When I first entered the world of full-time work, one of the things I had to figure out was how to negotiate my salary. Now this is definitely not something they teach at school and there’s no one in the workplace giving you the rundown on how it all works.
This means you’ve got to figure it out for yourself through trial and error (and if you’re lucky a family member, friend or colleague might share some of their tips).
The sad thing is that by shrouding the entire process in mystery, you can end up with much less than you deserve, which can have a massive impact over your working career.
Companies will rarely approach you with their best offer or a 10% pay rise on a silver platter. They will wait for you to ask for it. If you think about yourself as a service that your employer is purchasing, why would they go ahead and offer to pay 10% more for that service if they don’t need to?
You may think that your employer will see your hard work and achievements and decide you deserve more. Unfortunately, in most cases, working harder isn’t enough to guarantee a raise, so you have to ask for it.
Learn more about the books mentioned in the video: Never Split The Difference, Getting To Yes and Rejection Proof.
Working out your key numbers
First things first – work out what you actually want and why you deserve it.
Salary negotiation experts suggest working out your three key figures, your wish, want and walk numbers.
WISH – This is the crazy number that you don’t think could possibly be accepted by your employer.
WANT – This is the number that you want to be paid and that you think is appropriate compensation for all of the hard work you do.
WALK – Finally, this is the number where you say to yourself, “I’m worth more than this and I can be more fairly compensated elsewhere.”
Understand your audience, industry and organisational pay structure (aka do your research)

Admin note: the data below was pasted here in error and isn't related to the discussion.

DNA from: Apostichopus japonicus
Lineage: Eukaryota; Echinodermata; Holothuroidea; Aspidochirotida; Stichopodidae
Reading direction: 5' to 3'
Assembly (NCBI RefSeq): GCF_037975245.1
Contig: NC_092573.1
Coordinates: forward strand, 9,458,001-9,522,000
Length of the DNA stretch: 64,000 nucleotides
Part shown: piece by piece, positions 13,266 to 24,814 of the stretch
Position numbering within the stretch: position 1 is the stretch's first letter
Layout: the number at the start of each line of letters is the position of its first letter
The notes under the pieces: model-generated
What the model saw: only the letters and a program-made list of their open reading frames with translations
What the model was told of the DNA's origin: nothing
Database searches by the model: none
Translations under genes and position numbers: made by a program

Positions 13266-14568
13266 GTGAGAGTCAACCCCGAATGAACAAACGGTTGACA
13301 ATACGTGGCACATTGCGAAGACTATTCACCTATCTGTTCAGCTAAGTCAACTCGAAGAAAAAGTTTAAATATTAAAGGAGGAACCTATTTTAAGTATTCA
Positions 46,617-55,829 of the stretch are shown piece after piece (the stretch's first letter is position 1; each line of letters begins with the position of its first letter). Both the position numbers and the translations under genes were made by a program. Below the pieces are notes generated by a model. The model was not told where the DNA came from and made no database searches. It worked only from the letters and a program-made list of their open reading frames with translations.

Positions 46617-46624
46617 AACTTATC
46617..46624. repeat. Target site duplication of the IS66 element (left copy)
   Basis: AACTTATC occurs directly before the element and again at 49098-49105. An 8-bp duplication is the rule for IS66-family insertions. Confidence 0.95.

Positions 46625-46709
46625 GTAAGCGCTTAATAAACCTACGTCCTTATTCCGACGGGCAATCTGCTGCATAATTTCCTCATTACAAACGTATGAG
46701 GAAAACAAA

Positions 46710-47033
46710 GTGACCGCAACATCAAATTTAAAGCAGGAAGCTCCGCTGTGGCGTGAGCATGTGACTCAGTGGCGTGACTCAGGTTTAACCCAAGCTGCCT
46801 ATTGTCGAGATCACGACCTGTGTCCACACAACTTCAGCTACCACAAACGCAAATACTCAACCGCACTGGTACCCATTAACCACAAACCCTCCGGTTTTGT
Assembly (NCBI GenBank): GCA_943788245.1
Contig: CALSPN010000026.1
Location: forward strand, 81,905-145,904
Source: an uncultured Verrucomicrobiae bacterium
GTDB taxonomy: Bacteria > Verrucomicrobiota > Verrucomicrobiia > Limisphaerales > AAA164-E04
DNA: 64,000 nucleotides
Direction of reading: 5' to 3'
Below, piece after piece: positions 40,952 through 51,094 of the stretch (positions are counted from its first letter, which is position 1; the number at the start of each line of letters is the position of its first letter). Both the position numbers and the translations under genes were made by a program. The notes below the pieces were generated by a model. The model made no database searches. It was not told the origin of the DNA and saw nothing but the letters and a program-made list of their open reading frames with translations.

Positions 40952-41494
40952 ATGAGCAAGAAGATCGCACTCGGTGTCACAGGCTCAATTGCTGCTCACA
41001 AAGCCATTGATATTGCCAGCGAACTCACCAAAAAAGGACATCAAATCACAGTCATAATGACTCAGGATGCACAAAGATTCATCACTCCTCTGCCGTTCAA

Some organisations have transparent pay, some have set structured scales, some base it off other competitors and other organisations pay based on time or experience. Know how your company works and chat with your colleagues about the way they’ve approached it in the past.
Here are a few resources to gain a better understanding of your role’s industry rate:
- Seek: An Aussie favourite, use Seek to do your research and work out what your role is currently worth. Do you have in-demand skills that employers are actively recruiting for? Are there skills you can learn that may increase your value to your employer?
- Glassdoor: A website that offers a sneak peek into what other employees are saying anonymously about the company and the salary they receive.
- PayScale: Use this site to find average salaries at different companies and average salaries for different roles across the industry. This will help formulate your wish, want and walk numbers.
- Ask a friend: Ask others who work in the same industry and are at a similar level to you about their salary. This will give you an idea of the current salaries being offered. Even better if a colleague is willing to shed some light on what your employer is shelling out for their role.
- Google it: Research online for different companies and roles alongside the word “salary”. Maybe try “salaries at XYZ” or “how much do XYZ’s earn”. You’ll be amazed at what information you can find readily available online!
Build a case for a pay rise
Your case should include things like client feedback, product improvements, additional training & responsibilities you’ve taken on during the year.
Your manager won’t recall everything that you’ve done during the year so make it easy for them, especially if they need to advocate for your pay rise higher up, or split a certain amount between multiple employees. Give them reasons and evidence to justify your request.
Just because you know your worth, doesn’t mean that everyone else will.
Practice with a trusted friend or family member
Practice explaining your case and exactly what you want. How will you react if your manager responds by saying “no” directly to you? How will you bring up the topic in the conversation? What’s your plan of attack?
Even if your manager is your best friend, this is a serious discussion, so make sure they see it that way. Take the emotion out of it and approach the conversation as a business meeting.
Be willing to compromise
The company may only be able/willing to increase your salary by X amount, but that doesn’t mean that you can’t combine it with other non-monetary benefits such as extra annual leave, additional training, commissions/bonuses, equity, an afternoon off each month etc. Get creative!
It can certainly be a nerve-wracking experience, but by taking some steps to prepare for the conversation, you’ll improve your chances of successfully navigating the salary negotiation conversation in the direction you want.